The joint venture partners behind the $10bn Shah gas project in Abu Dhabi will not ask for final bids on key construction contracts for the deal until late in the first quarter of 2010, according to contractors lining up to work on the scheme. Many blame the deteriorating relationship between the two developers.
The scheme is designed to produce 1 billion cubic feet a day of sour, or sulphur rich natural gas, from the southern Shah field, before stripping out the sulphur and transporting it along with the gas to processing and export facilities at Habshan and Ruwais in the north.
Firms had expected to be asked to submit bids on the four main construction deals on the scheme in either late December 2009 or early January 2010.
Executives working on proposals now say the 60:40 partners on the scheme, Abu Dhabi National Oil Company (Adnoc) and the US’ ConocoPhillips will not assess final prices for the four main construction deals until February or March 2010.
Although international engineering firms bidding on the deal had wanted more time to prepare bids, they say that the partners’ willingness to push the bid deadlines back is an increasing concern due to a series of issues which are plaguing the development.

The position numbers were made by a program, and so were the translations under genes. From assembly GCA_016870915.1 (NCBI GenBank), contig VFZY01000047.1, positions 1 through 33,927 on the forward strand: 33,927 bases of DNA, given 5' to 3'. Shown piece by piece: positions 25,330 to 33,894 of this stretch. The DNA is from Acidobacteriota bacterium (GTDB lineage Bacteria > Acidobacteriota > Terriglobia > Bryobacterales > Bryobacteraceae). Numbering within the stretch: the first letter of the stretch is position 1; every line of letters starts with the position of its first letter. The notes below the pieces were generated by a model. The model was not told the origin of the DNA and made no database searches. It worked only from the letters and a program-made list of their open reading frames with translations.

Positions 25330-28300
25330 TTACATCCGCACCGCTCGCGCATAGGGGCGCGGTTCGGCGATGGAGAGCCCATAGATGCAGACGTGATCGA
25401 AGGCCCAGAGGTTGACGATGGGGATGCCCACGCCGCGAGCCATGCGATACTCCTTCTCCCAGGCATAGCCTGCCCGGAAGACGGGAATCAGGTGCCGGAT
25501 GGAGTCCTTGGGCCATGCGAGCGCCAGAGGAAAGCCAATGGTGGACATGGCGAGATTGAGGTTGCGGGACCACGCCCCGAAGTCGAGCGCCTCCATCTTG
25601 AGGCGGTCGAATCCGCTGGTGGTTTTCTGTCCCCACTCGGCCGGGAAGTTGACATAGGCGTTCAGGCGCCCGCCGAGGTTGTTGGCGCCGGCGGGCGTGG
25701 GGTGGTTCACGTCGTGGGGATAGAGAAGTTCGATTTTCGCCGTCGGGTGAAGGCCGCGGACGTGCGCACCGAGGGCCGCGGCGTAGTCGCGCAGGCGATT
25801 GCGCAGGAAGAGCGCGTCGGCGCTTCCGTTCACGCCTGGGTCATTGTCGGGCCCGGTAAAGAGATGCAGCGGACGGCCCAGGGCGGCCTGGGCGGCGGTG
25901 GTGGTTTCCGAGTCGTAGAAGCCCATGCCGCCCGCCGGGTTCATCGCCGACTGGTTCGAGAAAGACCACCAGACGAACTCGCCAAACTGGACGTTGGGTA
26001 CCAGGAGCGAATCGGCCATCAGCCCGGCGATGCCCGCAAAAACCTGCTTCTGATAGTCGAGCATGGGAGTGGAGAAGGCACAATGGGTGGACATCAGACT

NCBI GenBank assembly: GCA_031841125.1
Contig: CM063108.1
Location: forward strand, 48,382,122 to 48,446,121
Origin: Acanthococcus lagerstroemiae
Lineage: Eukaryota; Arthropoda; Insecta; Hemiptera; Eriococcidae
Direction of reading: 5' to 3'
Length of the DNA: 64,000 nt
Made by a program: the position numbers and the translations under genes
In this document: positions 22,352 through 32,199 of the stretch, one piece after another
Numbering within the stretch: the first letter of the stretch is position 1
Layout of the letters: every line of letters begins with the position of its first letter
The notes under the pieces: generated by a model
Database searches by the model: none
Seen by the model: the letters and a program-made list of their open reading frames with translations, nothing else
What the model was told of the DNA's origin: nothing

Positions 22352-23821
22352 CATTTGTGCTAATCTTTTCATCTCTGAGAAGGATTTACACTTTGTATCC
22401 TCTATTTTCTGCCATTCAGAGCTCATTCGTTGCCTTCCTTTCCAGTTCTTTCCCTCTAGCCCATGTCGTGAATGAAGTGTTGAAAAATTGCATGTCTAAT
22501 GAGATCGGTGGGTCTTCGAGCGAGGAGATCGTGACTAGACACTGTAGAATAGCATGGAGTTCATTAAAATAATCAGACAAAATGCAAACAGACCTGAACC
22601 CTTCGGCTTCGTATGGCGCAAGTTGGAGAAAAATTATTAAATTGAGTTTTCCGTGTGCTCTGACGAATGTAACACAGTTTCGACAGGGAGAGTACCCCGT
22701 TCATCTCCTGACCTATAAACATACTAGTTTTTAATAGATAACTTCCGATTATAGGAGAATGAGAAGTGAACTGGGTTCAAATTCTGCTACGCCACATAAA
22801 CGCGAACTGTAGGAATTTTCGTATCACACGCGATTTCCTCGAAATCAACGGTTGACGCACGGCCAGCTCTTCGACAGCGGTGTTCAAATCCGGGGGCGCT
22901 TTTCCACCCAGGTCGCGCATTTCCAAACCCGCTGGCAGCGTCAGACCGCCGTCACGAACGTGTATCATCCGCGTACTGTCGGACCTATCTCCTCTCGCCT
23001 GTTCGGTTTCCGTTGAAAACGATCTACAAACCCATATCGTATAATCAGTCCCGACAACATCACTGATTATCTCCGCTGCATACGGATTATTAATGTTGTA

Earlier in December, MEED reported the bidding on a deal to build sulphur export facilities at Ruwais had been put on hold while the partners consider a redesign of the project.
In June, the partners cancelled the tender for a highly complex deal to build a pipeline to transport the sulphur after the work failed to attract enough contractors to stage a competitive bid. They are now considering replacing the pipeline with a railway line.
Tensions between the two management teams working on the project are also adding to delays. Several sources close to the project say that ConocoPhillips is finding it increasingly difficult to work with Adnoc on the scheme.
“The bid schedule of this project has been drastically delayed,” says one senior business development executive hoping to bid on the project. “The client says the delay is due to the vast amount of workload, but many suspect there has been a great discord or disagreements between Adnoc and ConocoPhillips where it reached a point they cannot proceed together anymore.”
Separately, a source at Adnoc confirms there have been difficulties between the two companies, and adds that he does not know what the status of their relationship is.
ConocoPhillips declined to comment on the project, although a senior executive working in Abu Dhabi cannot say whether it is still working on the scheme.